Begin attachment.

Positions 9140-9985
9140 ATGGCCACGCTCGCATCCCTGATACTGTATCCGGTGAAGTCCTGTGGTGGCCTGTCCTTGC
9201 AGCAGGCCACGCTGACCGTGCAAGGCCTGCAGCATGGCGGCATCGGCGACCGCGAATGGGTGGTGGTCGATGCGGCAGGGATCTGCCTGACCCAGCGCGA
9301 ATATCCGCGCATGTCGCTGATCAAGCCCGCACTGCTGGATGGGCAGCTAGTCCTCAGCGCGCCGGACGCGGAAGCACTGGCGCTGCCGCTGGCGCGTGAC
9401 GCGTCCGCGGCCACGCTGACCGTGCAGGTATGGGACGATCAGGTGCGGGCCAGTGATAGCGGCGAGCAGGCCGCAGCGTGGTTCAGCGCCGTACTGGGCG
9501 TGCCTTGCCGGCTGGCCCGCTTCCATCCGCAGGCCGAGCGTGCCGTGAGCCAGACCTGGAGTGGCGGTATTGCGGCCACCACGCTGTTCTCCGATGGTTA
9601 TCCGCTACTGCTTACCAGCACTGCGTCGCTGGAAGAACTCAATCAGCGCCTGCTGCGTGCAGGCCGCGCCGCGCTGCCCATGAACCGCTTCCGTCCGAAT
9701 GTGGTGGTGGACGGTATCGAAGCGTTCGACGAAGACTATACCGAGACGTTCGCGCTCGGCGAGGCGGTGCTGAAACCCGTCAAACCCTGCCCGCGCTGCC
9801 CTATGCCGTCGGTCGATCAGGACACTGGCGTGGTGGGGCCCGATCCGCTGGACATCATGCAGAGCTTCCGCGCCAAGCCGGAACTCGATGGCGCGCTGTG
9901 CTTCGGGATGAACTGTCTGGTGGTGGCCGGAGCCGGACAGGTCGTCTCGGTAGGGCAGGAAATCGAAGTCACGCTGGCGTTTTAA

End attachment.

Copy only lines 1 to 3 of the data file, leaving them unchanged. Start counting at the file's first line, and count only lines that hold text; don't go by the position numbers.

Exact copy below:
Positions 9140-9985
9140 ATGGCCACGCTCGCATCCCTGATACTGTATCCGGTGAAGTCCTGTGGTGGCCTGTCCTTGC
9201 AGCAGGCCACGCTGACCGTGCAAGGCCTGCAGCATGGCGGCATCGGCGACCGCGAATGGGTGGTGGTCGATGCGGCAGGGATCTGCCTGACCCAGCGCGA